1906 – Soichiro Honda, born on the 17th of November in Hamamatsu, Shizuoka, Japan. The eldest son of a blacksmith who repaired bicycles, the young Soichiro had only an elementary school education when, in his teens, he left home to seek his fortune in Tokyo. He was a mechanical engineer with a passion for motorcycle and automobile racing.
1922 – An auto repair company hired him, but for a year he was forced to serve as a baby-sitter for the auto shop’s owner and his wife.
1936 – His racing career was short lived, however. He suffered serious injuries in a crash.
1937 – He had recovered from his injuries. He established his own company, manufacturing piston rings, but he found that he lacked a basic knowledge of casting.
1945 – His burgeoning company mass-produced metal propellers during WWII, replacing wooden ones. Allied bombing and an earthquake destroyed most of his factory and he sold what was left to Toyota.
1946 – Started his company by building motorized bicycles with small, war-surplus engines. He would grow to become the world’s leading manufacturer of motorcycles and later one of the leading automakers.
– He established the Honda Technical Research Institute to motorize bicycles with small, war-surplus engines.
1948 – His bikes became very popular in Japan. The institute soon began making engines. Renamed Honda Motor, the company began manufacturing motorcycles.
1951 – He brought out the Dream Type E motorcycle, which proved an immediate success thanks to Honda’s innovative overhead valve design.
1952 – The smaller F-type cub, accounted for 70% of Japan’s motorcycle production by the end of that year.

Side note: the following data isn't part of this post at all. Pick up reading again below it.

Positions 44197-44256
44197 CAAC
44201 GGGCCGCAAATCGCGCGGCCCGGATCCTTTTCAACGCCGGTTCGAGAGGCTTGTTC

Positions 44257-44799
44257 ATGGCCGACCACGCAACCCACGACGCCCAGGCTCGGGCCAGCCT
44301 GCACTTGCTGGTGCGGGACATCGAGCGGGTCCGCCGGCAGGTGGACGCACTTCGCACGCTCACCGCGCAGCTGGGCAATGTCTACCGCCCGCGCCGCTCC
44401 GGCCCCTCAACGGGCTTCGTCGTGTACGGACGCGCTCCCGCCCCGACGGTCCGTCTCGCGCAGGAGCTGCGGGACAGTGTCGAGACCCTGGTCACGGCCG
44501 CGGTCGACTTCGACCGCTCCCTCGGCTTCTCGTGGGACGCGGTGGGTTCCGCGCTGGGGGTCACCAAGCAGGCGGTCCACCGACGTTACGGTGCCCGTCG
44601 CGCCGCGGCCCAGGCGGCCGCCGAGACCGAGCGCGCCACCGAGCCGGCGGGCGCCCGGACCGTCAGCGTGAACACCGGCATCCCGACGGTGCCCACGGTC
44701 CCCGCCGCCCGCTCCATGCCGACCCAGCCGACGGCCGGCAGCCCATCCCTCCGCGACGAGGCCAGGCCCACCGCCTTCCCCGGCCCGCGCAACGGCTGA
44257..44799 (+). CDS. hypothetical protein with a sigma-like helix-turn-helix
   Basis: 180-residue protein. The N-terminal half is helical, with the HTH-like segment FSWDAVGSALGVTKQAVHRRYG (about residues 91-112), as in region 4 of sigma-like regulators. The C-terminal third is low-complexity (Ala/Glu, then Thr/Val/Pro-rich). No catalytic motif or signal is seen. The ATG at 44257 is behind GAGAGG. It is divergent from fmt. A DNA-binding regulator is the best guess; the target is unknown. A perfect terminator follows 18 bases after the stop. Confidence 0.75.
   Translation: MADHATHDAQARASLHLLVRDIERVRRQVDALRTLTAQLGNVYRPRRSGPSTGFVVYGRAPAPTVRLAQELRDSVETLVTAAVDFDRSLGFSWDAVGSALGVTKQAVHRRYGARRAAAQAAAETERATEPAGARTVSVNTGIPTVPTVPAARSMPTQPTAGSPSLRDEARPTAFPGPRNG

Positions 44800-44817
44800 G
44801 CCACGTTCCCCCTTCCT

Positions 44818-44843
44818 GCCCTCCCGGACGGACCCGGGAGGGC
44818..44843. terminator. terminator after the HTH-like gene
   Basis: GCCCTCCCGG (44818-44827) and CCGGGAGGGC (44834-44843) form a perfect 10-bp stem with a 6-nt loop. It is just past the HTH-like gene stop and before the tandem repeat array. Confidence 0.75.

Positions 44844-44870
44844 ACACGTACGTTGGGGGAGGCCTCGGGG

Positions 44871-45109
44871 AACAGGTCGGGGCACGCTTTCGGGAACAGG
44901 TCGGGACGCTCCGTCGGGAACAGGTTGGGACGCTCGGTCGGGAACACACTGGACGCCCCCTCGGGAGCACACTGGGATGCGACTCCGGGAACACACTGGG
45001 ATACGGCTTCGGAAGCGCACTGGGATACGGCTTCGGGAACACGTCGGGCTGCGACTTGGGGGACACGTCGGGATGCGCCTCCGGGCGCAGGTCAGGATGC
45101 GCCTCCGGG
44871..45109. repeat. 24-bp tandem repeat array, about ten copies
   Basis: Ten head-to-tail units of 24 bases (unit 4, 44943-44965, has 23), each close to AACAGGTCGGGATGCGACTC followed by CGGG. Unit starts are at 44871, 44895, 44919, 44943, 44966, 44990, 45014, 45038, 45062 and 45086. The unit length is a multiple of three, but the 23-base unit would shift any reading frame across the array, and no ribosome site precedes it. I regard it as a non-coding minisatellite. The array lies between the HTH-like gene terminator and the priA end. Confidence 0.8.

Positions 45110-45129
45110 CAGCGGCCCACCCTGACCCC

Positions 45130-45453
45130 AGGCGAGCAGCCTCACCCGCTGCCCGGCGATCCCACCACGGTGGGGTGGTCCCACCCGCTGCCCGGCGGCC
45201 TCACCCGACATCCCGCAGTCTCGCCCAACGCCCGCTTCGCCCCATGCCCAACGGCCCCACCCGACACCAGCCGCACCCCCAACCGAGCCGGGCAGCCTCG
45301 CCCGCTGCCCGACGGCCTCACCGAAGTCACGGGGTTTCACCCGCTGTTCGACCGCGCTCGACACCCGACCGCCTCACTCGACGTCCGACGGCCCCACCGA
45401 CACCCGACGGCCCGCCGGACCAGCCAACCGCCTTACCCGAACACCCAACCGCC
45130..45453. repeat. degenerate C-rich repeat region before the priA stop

1958 – A public offering and support from Mitsubishi Bank allowed Honda to expand and begin exporting. The versatile C100 Super Cub was released and became an international bestseller.
1959 – The American Honda Motor was founded and soon began using the slogan, "You meet the nicest people on a Honda," to offset the stereotype of motorcyclists during that period.
– In June, the Honda racing team brought their first motorbike to compete in the Isle of Man Tourist Trophy (T.T.) race, then the world’s most popular motorcycle race. This was the first entry by a Japanese team.
1961 – Their first failure, they were the sensation at the TT by capturing the first five places in both the 125cc and 250cc classes. The upstart Japanese had outclassed all their rivals. As a result of the team’s stellar performance, the Honda name became well known worldwide, and its export volume rose dramatically.
1967 – He oversaw a worldwide company, he entered the automobile market, he never shied away from getting his hands greasy.
1971 – He was awarded the AMA’s highest honor, the Dud Perkins Award.
1973 – At 67, retired on the 25th anniversary of Honda’s founding. He declared his conviction that Honda should remain a youthful company.
1989 – He also received the American auto industry’s highest award when he was admitted to the Automotive Hall of Fame.
1991 – Died on the 5th of August from liver failure at 84.
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